Nutrition and Eye Health

Lifestyle factors and the role of optometrists: patients’ perceptions and experiences

Tobacco smoking, nutrition and ocular health

Tobacco smoking and nutrition are key lifestyle factors that are established to have long-term effects on ocular health. Tobacco smoking is the most important modifiable risk factor for age-related macular degeneration (AMD)1, with current smokers having an at least twofold increased risk of developing AMD compared with individuals who have never smoked2,3. In addition, there is epidemiological evidence that diets rich in certain nutrients, in particular the macular carotenoids (lutein and zeaxanthin) and omega-3 fatty acids, are associated with a decreased risk of late-stage AMD4.
However, little is known about patients’ perceptions and experiences in these areas in relation to the care provided by optometrists, being major providers of primary eye care in the community. The major aim of this study was to survey patients’ perceptions and prior experience regarding the role of optometrists in enquiring and providing advice about tobacco smoking and nutrition.

The perceptions and experiences of 220 patients with respect to optometric care

An anonymous survey was distributed to adults who were attending an eye test, with an optometrist at, the University of Melbourne eye care clinic, Parkville, Victoria, Australia. Survey respondents provided demographic and other relevant information (e.g., age, gender, length of time since last eye examination, country of most recent eye examination, smoking status and nutritional supplement intake) and indicated their level of agreement, on a five-step Likert scale, with several statements relating to the care provided by optometrists in the areas of general health, smoking and nutrition. The statements assessed the perceived scope of optometric practice and the extent to which the survey respondents expected, and felt comfortable, discussing these topics with their optometric care provider. A total of 220 completed surveys were included in the analysis.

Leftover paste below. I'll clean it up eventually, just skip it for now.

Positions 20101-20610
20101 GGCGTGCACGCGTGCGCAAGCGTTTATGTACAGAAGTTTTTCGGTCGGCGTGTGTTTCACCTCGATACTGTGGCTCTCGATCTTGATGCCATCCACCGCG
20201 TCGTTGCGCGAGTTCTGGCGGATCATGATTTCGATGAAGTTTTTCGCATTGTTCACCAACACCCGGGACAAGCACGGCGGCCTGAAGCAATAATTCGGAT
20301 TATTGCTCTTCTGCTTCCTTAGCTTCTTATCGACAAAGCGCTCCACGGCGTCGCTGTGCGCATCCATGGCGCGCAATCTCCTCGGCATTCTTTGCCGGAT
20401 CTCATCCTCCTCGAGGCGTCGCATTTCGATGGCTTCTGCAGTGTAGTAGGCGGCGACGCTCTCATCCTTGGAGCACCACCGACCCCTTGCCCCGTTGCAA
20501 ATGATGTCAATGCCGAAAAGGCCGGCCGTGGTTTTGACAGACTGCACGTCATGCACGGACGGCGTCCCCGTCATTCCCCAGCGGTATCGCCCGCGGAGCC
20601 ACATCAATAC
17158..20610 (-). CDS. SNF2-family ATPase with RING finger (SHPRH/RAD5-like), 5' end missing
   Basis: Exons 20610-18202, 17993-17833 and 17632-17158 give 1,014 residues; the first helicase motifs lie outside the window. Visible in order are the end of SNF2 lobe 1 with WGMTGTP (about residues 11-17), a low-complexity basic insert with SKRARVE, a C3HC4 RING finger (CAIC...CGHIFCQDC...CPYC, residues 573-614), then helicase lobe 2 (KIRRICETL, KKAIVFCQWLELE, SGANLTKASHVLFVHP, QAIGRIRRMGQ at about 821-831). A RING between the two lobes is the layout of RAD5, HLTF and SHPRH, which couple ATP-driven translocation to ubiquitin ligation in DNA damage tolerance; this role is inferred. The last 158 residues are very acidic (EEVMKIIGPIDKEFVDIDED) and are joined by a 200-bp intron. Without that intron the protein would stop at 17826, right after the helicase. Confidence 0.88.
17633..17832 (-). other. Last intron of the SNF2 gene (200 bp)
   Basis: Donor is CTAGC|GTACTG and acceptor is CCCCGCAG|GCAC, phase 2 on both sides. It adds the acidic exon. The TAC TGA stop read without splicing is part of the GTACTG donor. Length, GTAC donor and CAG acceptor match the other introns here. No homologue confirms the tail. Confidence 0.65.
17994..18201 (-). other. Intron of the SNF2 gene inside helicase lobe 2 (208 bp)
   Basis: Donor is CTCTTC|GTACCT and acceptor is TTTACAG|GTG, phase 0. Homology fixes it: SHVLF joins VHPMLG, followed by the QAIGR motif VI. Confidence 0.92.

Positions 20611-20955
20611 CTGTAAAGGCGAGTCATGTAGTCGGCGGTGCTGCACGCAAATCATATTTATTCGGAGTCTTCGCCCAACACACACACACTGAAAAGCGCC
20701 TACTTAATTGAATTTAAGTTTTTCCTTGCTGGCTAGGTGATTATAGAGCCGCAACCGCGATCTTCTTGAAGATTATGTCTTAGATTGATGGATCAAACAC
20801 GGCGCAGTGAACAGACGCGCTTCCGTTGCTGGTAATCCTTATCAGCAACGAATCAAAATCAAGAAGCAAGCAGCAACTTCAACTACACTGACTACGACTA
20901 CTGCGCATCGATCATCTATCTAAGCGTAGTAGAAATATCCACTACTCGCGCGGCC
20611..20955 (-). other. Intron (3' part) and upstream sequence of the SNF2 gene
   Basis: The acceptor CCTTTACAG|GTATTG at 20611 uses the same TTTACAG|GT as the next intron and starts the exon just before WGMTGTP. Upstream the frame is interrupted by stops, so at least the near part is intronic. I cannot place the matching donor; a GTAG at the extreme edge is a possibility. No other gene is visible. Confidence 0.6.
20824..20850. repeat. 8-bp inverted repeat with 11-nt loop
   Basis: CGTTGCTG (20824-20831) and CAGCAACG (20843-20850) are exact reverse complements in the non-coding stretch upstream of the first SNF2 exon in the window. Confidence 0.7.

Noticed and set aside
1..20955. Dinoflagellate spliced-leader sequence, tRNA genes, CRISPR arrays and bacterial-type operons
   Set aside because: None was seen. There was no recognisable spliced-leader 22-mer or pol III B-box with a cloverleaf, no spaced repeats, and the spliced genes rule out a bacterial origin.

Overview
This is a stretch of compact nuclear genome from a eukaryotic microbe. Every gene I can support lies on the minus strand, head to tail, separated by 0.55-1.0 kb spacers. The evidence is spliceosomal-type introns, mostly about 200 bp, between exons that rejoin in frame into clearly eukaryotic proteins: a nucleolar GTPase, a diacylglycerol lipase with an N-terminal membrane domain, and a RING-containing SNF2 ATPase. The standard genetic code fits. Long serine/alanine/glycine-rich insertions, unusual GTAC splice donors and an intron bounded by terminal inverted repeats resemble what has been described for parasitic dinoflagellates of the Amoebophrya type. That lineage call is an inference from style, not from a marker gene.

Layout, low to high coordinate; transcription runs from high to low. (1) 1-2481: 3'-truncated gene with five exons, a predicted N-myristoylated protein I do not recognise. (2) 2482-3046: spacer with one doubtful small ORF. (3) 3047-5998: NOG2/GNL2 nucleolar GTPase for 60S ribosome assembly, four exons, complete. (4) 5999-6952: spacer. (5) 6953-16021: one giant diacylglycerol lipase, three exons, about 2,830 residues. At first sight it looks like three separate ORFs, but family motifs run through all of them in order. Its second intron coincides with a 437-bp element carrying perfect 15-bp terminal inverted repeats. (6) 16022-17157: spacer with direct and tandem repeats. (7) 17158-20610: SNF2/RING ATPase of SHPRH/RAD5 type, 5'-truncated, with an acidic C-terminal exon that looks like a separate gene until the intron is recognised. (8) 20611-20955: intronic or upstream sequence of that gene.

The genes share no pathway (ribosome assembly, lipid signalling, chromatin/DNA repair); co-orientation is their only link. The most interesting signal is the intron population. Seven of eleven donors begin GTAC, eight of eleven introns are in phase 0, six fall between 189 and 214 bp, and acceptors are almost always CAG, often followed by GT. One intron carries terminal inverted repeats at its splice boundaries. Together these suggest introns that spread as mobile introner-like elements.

For one in three respondents, their optometrist had questioned them about their diet

More than 80 percent of survey respondents agreed that they visit their optometrist to measure their refractive error and to assess the health of their eyes. Two out of three survey respondents indicated that they expect their optometrist to ask about their general health, with almost half expecting their optometrist to communicate with their general medical practitioner. About one-third of respondents indicated that their optometrist had routinely questioned them about their smoking status, diet and nutritional supplement intake. This was despite about half of respondents expecting their optometrist to question them about these factors and almost three out of four respondents indicating that they felt comfortable talking with their optometrist about these lifestyle behaviours.

This study provides the first insight into patients’ perceptions and experience with Australian optometric practice, in the areas of tobacco smoking and nutrition. We find that most people attending an eye examination in Australia expect their optometrist to examine their eye health, ask them about their smoking and diet habits, and are comfortable discussing these topics with their primary eye care provider. These findings demonstrate that patients recognize the expertise of optometrists in providing care that includes the evaluation of eye health. Our study findings also highlight that brief advice interventions relating to tobacco use and diet are likely to be acceptable to deliver in optometry consultations.

Concerning nutrition counselling, optometrists are well positioned to provide simple advice on healthy dietary behaviours to their patients. The Macular Disease Foundation of Australia encourages a healthy, balanced diet including the intake of coloured vegetables daily. More complex, nutrition-focussed healthcare could then be achieved through appropriate co-management with general practitioners and/or other health professionals, such as dieticians, to achieve desirable lifestyle changes.

Based upon: Downie LE, Douglass A, Guest D, Keller PR. What do patients think about the role of optometrists in providing advice about smoking and nutrition? Ophthalmic Physiol Opt. 2017 Mar;37(2):202-211.

  1. Thornton J, Edwards R, Mitchell P, Harrison RA, Buchan I & Kelly SP. Smoking and age-related macular degeneration: a review of association. Eye (Lond) 2005; 19: 935–944.
  2. Smith W, Assink J, Klein R et al. Risk factors for age-related macular degeneration: pooled findings from three continents. Ophthalmology 2001; 108: 697–704.
  3. Tomany SC, Wang JJ, Van Leeuwen R et al. Risk factors for incident age-related macular degeneration: pooled findings from 3 continents. Ophthalmology 2004;
    111: 1280–1287.
  4. Downie LE & Keller PR. Nutrition and age-related macular degeneration: research evidence in practice. Optom Vis Sci 2014; 91: 821–831.
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